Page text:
'Our job is to bring people and issues together': A guide to the project delivery profession

In this series, CSW provides a guide to professions and functions across the civil service. Each briefing looks at a different group, offering a glimpse of what they do and how they work with different parts of government

By Civil Service World

23 Nov 2023


Who are they?  Project delivery professionals support a huge variety of work across government, providing the structures and tools which take policies and services from plans to reality. The profession forms part of the wider project delivery function, which includes people from other professions – such as commercial, policy or digital – who are also needed to bring a project to life.

How many are there across government?  Just under 16,000, although the number of people involved in delivering projects through the wider function is over 26,000.

 What do they do?  Karina Singh (see box 1), director of function, profession & standards at the Infrastructure and Projects Authority has overall responsibility for the project delivery profession, and describes the job of project delivery practitioners as “bringing together people and groups with a common outcome and using project delivery approaches and tools to create solutions to achieve that outcome”.

Under that broad description, project delivery roles can range from a project support officer – tasked with co-ordinating the reporting to ensure information about a project is up to date – to a portfolio manager who, among other things, makes sure that resources are allocated effectively over a number of projects in one organisation.

One newly created role is that of chief project delivery officers (CPDOs) in the biggest departments. Singh explains that these people help to ensure that there is a voice at senior level to take a strategic view of projects across the whole department, ensuring not only that the organisation has the right capability and capacity to deliver those projects but “pivoting the department to take advantage of the change” that projects will bring.

Together, these CPDOs form the Projects Council which sets an overall direction for the profession and addresses challenges across the system.

When was the profession founded?  In 2012 shortly after the Major Projects Authority, the predecessor of the IPA, was established to oversee large and important projects across government.

What are the priorities for the profession?  “The number one priority for me at the moment is building and recognising skills through accreditation,” Singh says, referring to a newly launched scheme which allows officials to assess and accredit their skills at four different levels – Foundation, Practitioner, Senior Practitioner and Master Practitioner. The IPA’s 2022-23 annual report said that 400 people had been accredited at the end of March 2023, and set out a goal to accredit 2,000 people within 18 months.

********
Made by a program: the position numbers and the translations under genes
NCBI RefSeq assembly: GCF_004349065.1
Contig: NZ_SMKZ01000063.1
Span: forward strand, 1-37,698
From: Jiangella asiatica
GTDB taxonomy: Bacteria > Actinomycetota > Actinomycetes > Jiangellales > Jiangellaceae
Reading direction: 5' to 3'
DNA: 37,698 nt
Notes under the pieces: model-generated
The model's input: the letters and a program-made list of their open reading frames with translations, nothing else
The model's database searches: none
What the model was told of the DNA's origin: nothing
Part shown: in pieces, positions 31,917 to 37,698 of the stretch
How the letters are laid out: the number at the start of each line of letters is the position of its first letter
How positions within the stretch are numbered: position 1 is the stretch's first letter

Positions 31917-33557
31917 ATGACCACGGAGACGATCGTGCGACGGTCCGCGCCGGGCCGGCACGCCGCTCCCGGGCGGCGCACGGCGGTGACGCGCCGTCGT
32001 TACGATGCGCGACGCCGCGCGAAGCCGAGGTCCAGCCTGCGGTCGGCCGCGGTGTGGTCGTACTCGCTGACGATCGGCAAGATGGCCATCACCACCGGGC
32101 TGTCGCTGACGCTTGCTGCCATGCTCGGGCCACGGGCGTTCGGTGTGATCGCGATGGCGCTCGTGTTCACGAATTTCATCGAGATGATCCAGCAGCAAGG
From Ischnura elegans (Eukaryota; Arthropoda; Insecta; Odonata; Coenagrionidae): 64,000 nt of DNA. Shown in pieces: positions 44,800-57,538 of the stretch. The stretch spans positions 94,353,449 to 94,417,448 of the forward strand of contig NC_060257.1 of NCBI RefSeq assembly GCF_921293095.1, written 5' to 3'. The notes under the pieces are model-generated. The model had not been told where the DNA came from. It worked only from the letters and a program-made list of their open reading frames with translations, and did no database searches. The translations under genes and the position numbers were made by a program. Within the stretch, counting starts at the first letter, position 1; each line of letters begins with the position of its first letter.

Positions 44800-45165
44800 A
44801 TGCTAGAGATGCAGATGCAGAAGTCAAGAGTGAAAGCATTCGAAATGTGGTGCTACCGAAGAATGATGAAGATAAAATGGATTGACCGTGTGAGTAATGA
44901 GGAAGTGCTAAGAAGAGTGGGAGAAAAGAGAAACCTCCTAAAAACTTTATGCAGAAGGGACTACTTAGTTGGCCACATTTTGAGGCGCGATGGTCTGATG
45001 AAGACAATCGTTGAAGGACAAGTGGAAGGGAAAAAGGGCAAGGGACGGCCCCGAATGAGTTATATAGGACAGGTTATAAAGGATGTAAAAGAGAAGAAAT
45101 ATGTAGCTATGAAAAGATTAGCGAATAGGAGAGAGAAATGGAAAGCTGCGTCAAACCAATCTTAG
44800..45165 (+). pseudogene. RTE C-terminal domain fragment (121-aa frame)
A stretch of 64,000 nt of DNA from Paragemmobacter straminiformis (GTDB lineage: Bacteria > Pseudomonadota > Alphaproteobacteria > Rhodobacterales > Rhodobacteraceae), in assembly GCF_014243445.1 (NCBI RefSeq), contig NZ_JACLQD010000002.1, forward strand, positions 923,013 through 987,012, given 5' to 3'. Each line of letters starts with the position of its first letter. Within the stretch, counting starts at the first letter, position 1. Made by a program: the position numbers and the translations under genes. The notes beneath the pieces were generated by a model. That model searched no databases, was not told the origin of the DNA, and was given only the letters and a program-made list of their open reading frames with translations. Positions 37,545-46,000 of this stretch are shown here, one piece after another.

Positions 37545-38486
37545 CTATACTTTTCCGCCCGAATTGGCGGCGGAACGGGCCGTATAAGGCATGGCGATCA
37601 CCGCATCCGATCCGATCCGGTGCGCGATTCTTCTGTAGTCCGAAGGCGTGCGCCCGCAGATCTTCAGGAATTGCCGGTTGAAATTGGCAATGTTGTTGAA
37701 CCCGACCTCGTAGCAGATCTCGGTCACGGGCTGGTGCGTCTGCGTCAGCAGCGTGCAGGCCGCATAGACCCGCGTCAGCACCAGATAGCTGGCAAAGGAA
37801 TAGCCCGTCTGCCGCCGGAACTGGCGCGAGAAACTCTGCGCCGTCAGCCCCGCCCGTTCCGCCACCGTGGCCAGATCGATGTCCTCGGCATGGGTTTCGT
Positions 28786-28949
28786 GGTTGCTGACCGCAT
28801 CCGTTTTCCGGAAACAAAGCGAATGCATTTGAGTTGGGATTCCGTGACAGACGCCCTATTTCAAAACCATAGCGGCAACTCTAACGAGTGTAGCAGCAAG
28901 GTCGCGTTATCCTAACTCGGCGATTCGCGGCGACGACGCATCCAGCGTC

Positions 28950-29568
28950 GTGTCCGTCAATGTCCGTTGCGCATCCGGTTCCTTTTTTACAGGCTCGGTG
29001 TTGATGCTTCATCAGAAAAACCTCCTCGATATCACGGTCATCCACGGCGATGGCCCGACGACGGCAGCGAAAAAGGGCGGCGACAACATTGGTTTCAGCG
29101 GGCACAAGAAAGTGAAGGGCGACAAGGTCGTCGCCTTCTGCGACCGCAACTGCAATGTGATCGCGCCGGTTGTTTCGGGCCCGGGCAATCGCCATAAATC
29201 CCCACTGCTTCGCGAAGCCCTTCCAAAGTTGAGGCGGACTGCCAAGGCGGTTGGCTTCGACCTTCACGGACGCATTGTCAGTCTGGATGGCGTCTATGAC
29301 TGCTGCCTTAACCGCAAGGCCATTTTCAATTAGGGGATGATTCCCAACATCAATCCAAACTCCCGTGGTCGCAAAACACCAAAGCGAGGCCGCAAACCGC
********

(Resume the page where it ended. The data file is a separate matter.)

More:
This process will make it easier for people to manage their careers, Singh says, but it also helps the function to understand the skills that exist in the civil service, making it easier to “get the right people to the right projects” and “create more fluidity across the system”.

Her second priority is developing skills for the future. “We’ve articulated what a project delivery skillset is in today’s world,” Singh explains, “but we know that data, AI, and automation will have a huge impact on us. We need to articulate and work out what that means for our people and make sure that they’ve got the skills they need to harness that opportunity both for their projects and for their careers.”

A final priority this year will be to simplify and consolidate the raft of existing guidance and good practice around project delivery into a new Teal Book – which Singh says will be a comprehensive guide for anyone who is delivering projects in the same way the Green Book is a guide for appraising projects and policies.

Which professions do they work most closely with?  Although they work most closely with commercial, analytical and digital colleagues, project delivery professionals work across almost every part of government so they can – and do – work with civil servants from any and no profession.

Given this, the profession has made what Singh describes as “a very deliberate choice” to create training and resources which aren’t just focused on its own members. “They are focused on anybody who’s interested in or has a hand in project delivery,” she says, “which is – when you look at government objectives around ‘delivery, delivery, delivery’ – everybody.”

Box 1: View from the top with Karina Singh, director of function, Infrastructure and Projects Authority

Like many in the profession, Singh did not start her career in an explicit project delivery role. In fact, she joined the civil service as a summer job after university, working in the accounts office in HM Customs and Excise at Heathrow airport.

She then worked in a range of policy, operational, change management and corporate roles in HMRC, but says that for the first 15 years of her career she “wouldn’t have described [herself] as a project delivery person at all”.

“It’s only the last 15 or so years that I’ve been full time in project delivery, and identified as a project delivery professional” she says, noting that although with hindsight she was delivering projects for almost all of her career, she only formally joined the profession when she realised all the tools and structures she was using to achieve her job came from project delivery.

Over the last 15 years, Singh worked on change delivery, leading transformation projects in HM Land Registry and Valuation Office Agency before becoming head of profession in the IPA last year. In her role as a change leader in those agencies she had worked closely with the three predecessors in this role and viewed it as “the most exciting role possible, because you’re making a difference to so many people.”

What does it take to be a good head of profession? “For me it’s about being open minded and remaining curious and having lots of conversations with people, both within the departments as well as connecting with peers in the private sector, academics and around the world,” she says, explaining that learning about changes in the sector is crucial.